Advocates and media climate champions talk about Al Gore’s documentary, ‘An Inconvenient Sequel: Truth to power’, during its premiere screening in the Philippines
MANILA, Philippines (Aug. 30, 2017) — Climate advocates from different sectors expressed their hopes of winning the battle against climate change after watching the premiere of the “An Inconvenient Sequel: Truth to Power,” on Monday, August 28, in Quezon City.
The film is the follow-up to the award-winning 2006 documentary, An Inconvenient Truth, which Nobel laureate Al Gore used to lend his voice to scientific opinion on global warming. In the documentary, Al Gore warned about the catastrophic effects that could result if the amount of man-made greenhouse gases is not significantly cut.
“The climate crisis is more real than ever. Today, the solutions are more real. The chances of us winning this fight is more possible because of the people in this room,” Greenpeace Philippines executive director Yeb Saño said in a panel discussion after the screening.
Anchored by the MovePH editor Voltaire Tupaz, the conversation also included broadcast journalist Atom Araullo, Caritas Philippines executive secretary Fr Edu Gariguez, Climate Reality Project Philippines country manager Rodne Galicha, and Climate Reality Leader John Leonard Chan.
The documentary, which features how the Philippines experienced the impact of the climate crisis particularly when Super Typhoon Yolanda (Haiyan) struck, showed “hope that the global community is urgently acting on it,” said Galicha.
The sequel focused not only on the disturbing predictions made by the 2006 documentary which came true over the past decade. It also highlighted milestones in the global fight againt climate change.
In 2015, global efforts to significantly cut carbon emissions reached an important milestone when the Paris Agreement was concluded in 2015. A total of 195 countries approved the deal during the United Nations Climate Change Conference (COP 21) in France.
“The Paris agreement is based on responsibility and solidarity, and sense of urgency, so we could put our differences aside and work together,” said Deputy Head of Mission of the French Embassy in the Philippines Laurent Le Godec.
However, the United States announced its withdrawal from the pact under the administration of President Donald Trump.
“USA withdrawing from the Paris agreement is a setback,” Le Godec admitted.
But this should not be a reason for the public to waver in the fight against climate change, Gore said in the documentary.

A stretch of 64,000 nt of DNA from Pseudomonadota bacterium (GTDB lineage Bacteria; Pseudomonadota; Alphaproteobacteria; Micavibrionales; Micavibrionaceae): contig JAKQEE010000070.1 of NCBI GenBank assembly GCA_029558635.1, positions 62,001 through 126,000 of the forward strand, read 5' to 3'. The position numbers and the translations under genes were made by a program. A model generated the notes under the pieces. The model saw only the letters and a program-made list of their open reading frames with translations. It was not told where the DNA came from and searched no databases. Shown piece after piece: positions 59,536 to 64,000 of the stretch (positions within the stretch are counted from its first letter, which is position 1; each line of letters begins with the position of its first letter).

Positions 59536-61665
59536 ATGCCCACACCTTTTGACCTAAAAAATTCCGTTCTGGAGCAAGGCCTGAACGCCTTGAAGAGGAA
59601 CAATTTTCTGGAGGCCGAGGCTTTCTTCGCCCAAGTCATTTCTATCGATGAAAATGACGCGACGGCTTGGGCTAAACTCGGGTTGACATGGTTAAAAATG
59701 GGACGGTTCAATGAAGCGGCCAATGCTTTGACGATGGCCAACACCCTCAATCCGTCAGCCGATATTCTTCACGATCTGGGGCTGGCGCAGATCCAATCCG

“With all these threats, there is no better time to speak truth to power,” Gore said.
The documentary suggested that Gore has played an important role in brokering a deal on solar panel technology with India that helped save the Paris agreement.
Before and during the negotiations, India, which is dependent on fossil fuels, argued why developing countries should bear the brunt of the climate problem created primarily by industrialized countries.
All in this together
Milestones like this should serve as a reason for the people to hope and continue the fight against climate change, according to Caritas Philippines Executive Secretary Fr Edu Gariguez during the panel discussion.
He added that everyone has a stake in the climate crisis, whether the developing world or the industrialized countries.
“This is not only a concern of individuals or groups. This should be a concern of everyone. We’re into this together,” he said.
Saño said that solutions exist and alternatives, like solar energy, have become more accessible and affordable.
Gariguez and Saño urged viewers to help in their own way and to recruit more people to become climate action advocates.
Not just a moral choice
Multimedia journalist Atom Araullo, who covered Super Typhoon Yolanda (Haiyan) in 2013, encouraged everyone to act fast enough to solve the climate crisis.
“It’s not just a moral choice. It’s the choice that makes the most sense. We have no other choice but to act,” according to Araullo.
After the panel discussion, The Climate Reality Project recognized Araullo (ABS-CBN), Imelda Visaya Abano (Philippine Network of Environmental Journalists), Howie Severino (GMA 7), and Voltaire Tupaz (Rappler) as media climate champions.
Meanwhile, climate change and disaster risk reduction champion Senator Loren Legarda encouraged viewers to unleash the heroes in them and help combat climate change.
“Let us triumph over this climate battle so that we ignite hope not only for the present but also for the future generations,” she said.
“The great battle confronting our generation is one that has to be fought within ourselves and among our communities,” Legarda added.
The movie, which is distributed by Columbia Pictures, will be shown exclusively at Ayala Malls Cinemas (Trinoma and Glorietta 4) starting Wednesday, August 30.